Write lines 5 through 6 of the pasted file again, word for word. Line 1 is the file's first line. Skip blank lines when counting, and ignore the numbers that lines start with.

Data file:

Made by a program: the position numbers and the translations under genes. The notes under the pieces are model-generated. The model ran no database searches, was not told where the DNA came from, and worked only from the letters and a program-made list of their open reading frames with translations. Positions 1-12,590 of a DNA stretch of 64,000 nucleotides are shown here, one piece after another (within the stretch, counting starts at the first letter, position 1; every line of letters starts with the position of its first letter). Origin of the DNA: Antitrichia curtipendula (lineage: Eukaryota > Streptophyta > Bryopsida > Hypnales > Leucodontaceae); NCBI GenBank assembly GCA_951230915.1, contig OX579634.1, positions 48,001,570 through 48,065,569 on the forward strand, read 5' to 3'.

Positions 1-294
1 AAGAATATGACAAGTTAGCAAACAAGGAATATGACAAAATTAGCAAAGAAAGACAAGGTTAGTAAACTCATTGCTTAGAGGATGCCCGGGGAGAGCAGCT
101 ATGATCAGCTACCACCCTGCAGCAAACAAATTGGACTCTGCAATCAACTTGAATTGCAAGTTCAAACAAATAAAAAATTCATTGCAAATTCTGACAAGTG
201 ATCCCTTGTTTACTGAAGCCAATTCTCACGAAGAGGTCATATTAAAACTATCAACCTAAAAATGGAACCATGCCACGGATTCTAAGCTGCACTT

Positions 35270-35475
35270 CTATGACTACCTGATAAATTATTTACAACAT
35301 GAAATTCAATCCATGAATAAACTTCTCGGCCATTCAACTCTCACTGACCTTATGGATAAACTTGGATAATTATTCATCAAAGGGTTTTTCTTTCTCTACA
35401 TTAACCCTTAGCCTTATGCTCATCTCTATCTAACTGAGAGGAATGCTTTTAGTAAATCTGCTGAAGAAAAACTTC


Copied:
201 ATCCCTTGTTTACTGAAGCCAATTCTCACGAAGAGGTCATATTAAAACTATCAACCTAAAAATGGAACCATGCCACGGATTCTAAGCTGCACTT

Positions 35270-35475